They appear in Chicken Run – a claymation movie involving chickens, rats, dogs, and some humans.
Chicken Run is set in 1950s Great Britain on Tweedy’s chicken farm. The chickens live ringed by barbed wire fences. The chickens make money for the Tweedys by laying eggs. Hens that fail to lay eggs soon make their final appearance. On the Tweedy’s dinner table.
The chickens, led by a hen named Ginger, become fed up with this life. Ginger knows that the chickens deserve better – a life free from the demand to produce eggs, free from the threat of death, and free from the farm. She shares her vision with the other chickens and convinces them to begin living out the vision in the only way possible – escape.
They devise a plan for escape and put it into operation. And they fail. Many attempts are made. Each attempt fails. And every time the chickens try again.
Two events break this cycle. A rooster from the United States named Rocky arrives. He brashly promises to teach the chickens to fly across the fence that traps them. At the same time, Mrs. Tweedy decides that eggs are not profitable enough. The farm will produce chicken pies. Escape becomes essential. As one chicken profoundly says, “I don’t want to end up as a pie. I don’t even like gravy.”
I will tell no more of the story so as not to spoil the ending for those who have not seen it. But what does it say about ministry?
The Tweedys said the chickens’ role was to live on their farm in the conditions they established and produce wealth for the Tweedys. Led by the prophet Ginger, the chickens had an alternative vision. They envisioned a world with no barbed wire, no dogs, no huts, and no quotas. Instead, there would be freedom and abundance and sunshine and sharing.
Jesus proclaimed and lived an alternative vision. In the face of the domination of empire and the division of the human family along lines of class and gender and sexual identity and age and nationality, Jesus taught a vision of radical inclusion, expansive love, and unfailing justice. He envisioned a world turned upside down.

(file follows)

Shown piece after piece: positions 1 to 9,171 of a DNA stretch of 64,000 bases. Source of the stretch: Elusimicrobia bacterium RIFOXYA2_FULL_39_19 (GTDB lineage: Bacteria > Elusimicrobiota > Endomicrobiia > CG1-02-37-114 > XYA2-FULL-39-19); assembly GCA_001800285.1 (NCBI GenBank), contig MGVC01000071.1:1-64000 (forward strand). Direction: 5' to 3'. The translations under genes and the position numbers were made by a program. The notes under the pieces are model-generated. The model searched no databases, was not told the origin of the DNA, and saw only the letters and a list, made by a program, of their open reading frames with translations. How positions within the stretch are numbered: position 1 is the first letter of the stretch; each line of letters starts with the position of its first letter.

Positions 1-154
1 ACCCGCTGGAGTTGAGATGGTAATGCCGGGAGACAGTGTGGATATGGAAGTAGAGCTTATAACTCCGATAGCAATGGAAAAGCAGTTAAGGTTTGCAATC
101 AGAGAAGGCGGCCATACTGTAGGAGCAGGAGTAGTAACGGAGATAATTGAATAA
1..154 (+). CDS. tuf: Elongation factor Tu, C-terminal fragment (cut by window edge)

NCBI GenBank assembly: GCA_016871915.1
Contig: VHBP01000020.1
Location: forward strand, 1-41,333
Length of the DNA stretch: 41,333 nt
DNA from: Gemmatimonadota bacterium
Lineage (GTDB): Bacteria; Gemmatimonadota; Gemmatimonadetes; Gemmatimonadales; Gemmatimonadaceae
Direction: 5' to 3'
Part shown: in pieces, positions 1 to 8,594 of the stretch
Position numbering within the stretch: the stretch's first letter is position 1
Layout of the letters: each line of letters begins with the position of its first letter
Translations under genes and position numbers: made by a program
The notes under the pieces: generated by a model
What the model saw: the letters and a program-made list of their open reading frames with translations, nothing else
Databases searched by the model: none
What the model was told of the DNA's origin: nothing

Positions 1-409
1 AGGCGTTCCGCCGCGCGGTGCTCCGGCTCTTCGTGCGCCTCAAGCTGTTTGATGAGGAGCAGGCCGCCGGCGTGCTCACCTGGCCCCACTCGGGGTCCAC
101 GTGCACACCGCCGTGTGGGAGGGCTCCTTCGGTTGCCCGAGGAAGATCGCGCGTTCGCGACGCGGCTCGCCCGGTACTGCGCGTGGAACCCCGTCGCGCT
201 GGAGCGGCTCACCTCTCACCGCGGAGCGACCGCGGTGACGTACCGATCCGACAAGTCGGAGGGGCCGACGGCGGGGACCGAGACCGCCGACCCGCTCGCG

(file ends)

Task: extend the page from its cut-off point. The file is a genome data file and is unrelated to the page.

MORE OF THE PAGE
Part of that vision involves recognizing who we are and whose we are. The chickens refused to accept the way in which they were assigned worth by the dominant culture. To the Tweedys, the chickens had worth only as means of production. Once they ceased to be productive they had no value and they were disposed of. The chickens knew that they were more than that. They knew they had value simply because they existed.`
Ministry involves accepting our own value and reminding others of their value. We are repeatedly told that our value comes from externals – skin color, wealth, status, gender or sexual identity, age, ability. The list goes on. Elaborate systems and structures are built upon human differences by the powerful to maintain and enhance their power and privilege.
Ministry is knowing and claiming and living the awareness that I am God’s beloved child. And so are you. And so is everyone we meet. We should be treated as such. We should treat each other as such. We should challenge anyone who says otherwise. In the words of the Rev. Dr. Grace Ji-Sun Kim, we move from treating people as others to embracing one another in God’s love.[v] And then we work to dismantle systems that perpetuate privilege and inflict oppression.
The community created in Chicken Run crossed usual lines. Nick and Fetcher are rats. That’s not a comment on their character. That’s an identification of their species. They aren’t the brightest rats. They spend a good amount of time waiting for the eggs that Rocky, the rooster, has promised to lay for them. Still the rats become part of the community working together toward the goal of freedom and a better life for all.
Ministry involves reaching out to and serving with people from whom we differ. God creates and enjoys an amazing diversity. Our challenge and opportunity is to build a welcoming, including community. God calls us to create a place at the table for everyone born, as Shirley Murray writes. God calls us to break down and reshape, remake, and replace as needed. And to make sure that not only does everyone have a place, everyone can share their voice, and every voice is heard.
The chickens created a community that worked together. When one hen had problems laying eggs, others would share theirs. Rocky points out that one or two chickens could easily escape. Ginger replies, “But that’s not the point. Either we all escape or none of us escape.” Ministry involves commitment and caring for one another.
Each chicken, and rat, had gifts they used to help one another. Everyone did something when needed. Ministry is a corporate practice – a communal art. It is not for the professionals alone. It is for everyone. It involves discerning the gifts we each have and then using those gifts for the good of the community and the world.